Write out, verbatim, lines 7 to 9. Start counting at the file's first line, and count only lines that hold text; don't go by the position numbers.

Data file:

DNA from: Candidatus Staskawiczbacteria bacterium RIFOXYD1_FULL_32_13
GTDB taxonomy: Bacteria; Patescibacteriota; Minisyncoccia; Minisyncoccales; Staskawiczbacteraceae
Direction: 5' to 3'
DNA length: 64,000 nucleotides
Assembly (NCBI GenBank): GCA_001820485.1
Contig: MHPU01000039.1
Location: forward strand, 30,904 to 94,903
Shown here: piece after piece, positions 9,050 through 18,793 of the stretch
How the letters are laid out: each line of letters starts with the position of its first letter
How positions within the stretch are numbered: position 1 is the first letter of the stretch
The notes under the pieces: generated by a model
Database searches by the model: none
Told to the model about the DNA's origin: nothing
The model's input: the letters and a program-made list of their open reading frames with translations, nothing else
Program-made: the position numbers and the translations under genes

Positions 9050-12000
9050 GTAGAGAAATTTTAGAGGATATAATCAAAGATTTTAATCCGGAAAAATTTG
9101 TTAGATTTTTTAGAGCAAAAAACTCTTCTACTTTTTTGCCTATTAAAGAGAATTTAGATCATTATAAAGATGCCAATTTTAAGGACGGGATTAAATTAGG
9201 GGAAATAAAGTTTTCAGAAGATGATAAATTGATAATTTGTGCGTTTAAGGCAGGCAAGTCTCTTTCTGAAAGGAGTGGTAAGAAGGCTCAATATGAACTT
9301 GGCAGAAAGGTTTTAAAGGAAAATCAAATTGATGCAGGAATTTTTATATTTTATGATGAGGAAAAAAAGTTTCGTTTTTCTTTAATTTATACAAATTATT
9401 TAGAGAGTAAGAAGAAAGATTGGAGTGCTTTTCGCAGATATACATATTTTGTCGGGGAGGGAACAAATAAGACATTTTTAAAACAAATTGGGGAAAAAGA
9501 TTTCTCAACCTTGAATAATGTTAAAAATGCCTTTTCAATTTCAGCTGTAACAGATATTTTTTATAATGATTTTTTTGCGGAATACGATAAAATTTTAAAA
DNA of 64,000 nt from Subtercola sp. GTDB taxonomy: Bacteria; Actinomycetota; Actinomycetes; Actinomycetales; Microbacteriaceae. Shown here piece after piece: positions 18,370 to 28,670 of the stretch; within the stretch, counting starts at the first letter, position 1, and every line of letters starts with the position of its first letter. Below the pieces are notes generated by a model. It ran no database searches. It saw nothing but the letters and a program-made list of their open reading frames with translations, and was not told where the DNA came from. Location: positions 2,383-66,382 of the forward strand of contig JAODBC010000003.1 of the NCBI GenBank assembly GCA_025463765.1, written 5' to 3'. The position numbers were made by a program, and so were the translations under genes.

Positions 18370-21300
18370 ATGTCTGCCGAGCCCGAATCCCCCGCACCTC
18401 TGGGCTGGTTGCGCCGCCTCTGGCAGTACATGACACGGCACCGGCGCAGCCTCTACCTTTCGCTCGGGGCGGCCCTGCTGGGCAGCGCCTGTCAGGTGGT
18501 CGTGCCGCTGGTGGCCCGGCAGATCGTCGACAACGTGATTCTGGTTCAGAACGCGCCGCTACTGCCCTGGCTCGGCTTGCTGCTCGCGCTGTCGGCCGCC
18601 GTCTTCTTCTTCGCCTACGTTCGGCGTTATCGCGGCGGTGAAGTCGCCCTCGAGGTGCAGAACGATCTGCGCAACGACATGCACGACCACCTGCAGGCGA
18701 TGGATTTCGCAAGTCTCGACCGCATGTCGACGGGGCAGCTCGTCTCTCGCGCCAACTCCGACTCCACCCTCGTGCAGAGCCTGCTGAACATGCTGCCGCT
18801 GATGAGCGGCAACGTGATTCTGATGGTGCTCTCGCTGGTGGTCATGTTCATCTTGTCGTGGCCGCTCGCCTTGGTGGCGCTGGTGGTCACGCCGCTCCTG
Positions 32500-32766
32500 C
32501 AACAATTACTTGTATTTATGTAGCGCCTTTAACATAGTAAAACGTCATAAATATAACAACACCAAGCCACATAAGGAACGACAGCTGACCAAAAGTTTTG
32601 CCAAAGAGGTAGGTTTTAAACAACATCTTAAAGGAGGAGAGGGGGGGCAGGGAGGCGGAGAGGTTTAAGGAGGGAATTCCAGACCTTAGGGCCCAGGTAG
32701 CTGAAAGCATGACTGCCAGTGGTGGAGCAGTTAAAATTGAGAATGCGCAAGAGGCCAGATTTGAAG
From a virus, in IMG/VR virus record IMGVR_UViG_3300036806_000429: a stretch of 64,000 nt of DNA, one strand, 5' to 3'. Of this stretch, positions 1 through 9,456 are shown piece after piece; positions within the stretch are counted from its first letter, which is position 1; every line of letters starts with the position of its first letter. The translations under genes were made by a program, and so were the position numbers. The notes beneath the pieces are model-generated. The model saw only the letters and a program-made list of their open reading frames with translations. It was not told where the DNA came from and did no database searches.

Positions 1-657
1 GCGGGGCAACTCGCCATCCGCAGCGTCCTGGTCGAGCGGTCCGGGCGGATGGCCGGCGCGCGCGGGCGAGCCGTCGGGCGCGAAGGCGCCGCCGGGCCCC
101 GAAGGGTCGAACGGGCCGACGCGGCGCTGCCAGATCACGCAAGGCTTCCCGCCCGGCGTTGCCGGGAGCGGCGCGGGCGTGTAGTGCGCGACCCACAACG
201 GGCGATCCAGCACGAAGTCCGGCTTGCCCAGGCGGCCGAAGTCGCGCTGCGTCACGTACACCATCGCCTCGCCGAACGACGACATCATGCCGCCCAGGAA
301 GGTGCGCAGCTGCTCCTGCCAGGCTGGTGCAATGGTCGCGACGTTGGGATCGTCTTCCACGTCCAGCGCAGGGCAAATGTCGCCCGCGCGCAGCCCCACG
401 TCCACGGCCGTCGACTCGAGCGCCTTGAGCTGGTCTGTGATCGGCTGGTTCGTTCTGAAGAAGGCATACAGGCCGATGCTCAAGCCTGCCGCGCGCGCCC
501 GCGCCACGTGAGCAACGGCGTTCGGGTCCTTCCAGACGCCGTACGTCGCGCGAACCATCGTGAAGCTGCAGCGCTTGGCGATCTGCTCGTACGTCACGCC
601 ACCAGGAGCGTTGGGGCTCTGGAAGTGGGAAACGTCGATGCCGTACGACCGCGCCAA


Location: forward strand, 30,904 to 94,903
Shown here: piece after piece, positions 9,050 through 18,793 of the stretch
How the letters are laid out: each line of letters starts with the position of its first letter